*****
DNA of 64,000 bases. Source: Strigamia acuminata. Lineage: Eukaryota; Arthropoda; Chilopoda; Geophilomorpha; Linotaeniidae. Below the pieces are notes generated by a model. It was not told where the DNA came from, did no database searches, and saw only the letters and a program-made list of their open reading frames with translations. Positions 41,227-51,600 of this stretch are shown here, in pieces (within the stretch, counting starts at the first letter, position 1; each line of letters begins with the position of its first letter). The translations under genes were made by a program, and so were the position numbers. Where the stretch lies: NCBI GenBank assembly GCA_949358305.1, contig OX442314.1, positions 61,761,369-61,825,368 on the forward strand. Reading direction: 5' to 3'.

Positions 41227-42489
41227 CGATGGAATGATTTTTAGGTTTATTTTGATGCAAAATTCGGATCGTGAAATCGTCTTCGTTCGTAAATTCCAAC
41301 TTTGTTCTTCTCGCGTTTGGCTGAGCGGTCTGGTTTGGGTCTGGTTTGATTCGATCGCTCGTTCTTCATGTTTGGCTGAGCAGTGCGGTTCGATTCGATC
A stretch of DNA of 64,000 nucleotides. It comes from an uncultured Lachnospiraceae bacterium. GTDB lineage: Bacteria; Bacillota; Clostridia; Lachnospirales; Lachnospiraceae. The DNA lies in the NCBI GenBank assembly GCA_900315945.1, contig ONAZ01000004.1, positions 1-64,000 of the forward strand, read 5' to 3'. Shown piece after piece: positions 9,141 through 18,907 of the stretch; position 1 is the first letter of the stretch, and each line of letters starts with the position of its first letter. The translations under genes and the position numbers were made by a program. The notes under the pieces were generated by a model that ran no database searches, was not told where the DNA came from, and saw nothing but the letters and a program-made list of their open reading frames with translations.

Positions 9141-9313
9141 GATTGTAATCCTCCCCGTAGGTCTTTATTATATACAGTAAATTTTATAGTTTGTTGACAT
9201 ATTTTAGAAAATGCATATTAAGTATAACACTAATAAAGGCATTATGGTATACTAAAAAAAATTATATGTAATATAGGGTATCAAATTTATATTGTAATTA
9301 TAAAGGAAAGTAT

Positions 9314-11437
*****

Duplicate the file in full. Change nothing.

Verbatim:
DNA of 64,000 bases. Source: Strigamia acuminata. Lineage: Eukaryota; Arthropoda; Chilopoda; Geophilomorpha; Linotaeniidae. Below the pieces are notes generated by a model. It was not told where the DNA came from, did no database searches, and saw only the letters and a program-made list of their open reading frames with translations. Positions 41,227-51,600 of this stretch are shown here, in pieces (within the stretch, counting starts at the first letter, position 1; each line of letters begins with the position of its first letter). The translations under genes were made by a program, and so were the position numbers. Where the stretch lies: NCBI GenBank assembly GCA_949358305.1, contig OX442314.1, positions 61,761,369-61,825,368 on the forward strand. Reading direction: 5' to 3'.

Positions 41227-42489
41227 CGATGGAATGATTTTTAGGTTTATTTTGATGCAAAATTCGGATCGTGAAATCGTCTTCGTTCGTAAATTCCAAC
41301 TTTGTTCTTCTCGCGTTTGGCTGAGCGGTCTGGTTTGGGTCTGGTTTGATTCGATCGCTCGTTCTTCATGTTTGGCTGAGCAGTGCGGTTCGATTCGATC
A stretch of DNA of 64,000 nucleotides. It comes from an uncultured Lachnospiraceae bacterium. GTDB lineage: Bacteria; Bacillota; Clostridia; Lachnospirales; Lachnospiraceae. The DNA lies in the NCBI GenBank assembly GCA_900315945.1, contig ONAZ01000004.1, positions 1-64,000 of the forward strand, read 5' to 3'. Shown piece after piece: positions 9,141 through 18,907 of the stretch; position 1 is the first letter of the stretch, and each line of letters starts with the position of its first letter. The translations under genes and the position numbers were made by a program. The notes under the pieces were generated by a model that ran no database searches, was not told where the DNA came from, and saw nothing but the letters and a program-made list of their open reading frames with translations.

Positions 9141-9313
9141 GATTGTAATCCTCCCCGTAGGTCTTTATTATATACAGTAAATTTTATAGTTTGTTGACAT
9201 ATTTTAGAAAATGCATATTAAGTATAACACTAATAAAGGCATTATGGTATACTAAAAAAAATTATATGTAATATAGGGTATCAAATTTATATTGTAATTA
9301 TAAAGGAAAGTAT

Positions 9314-11437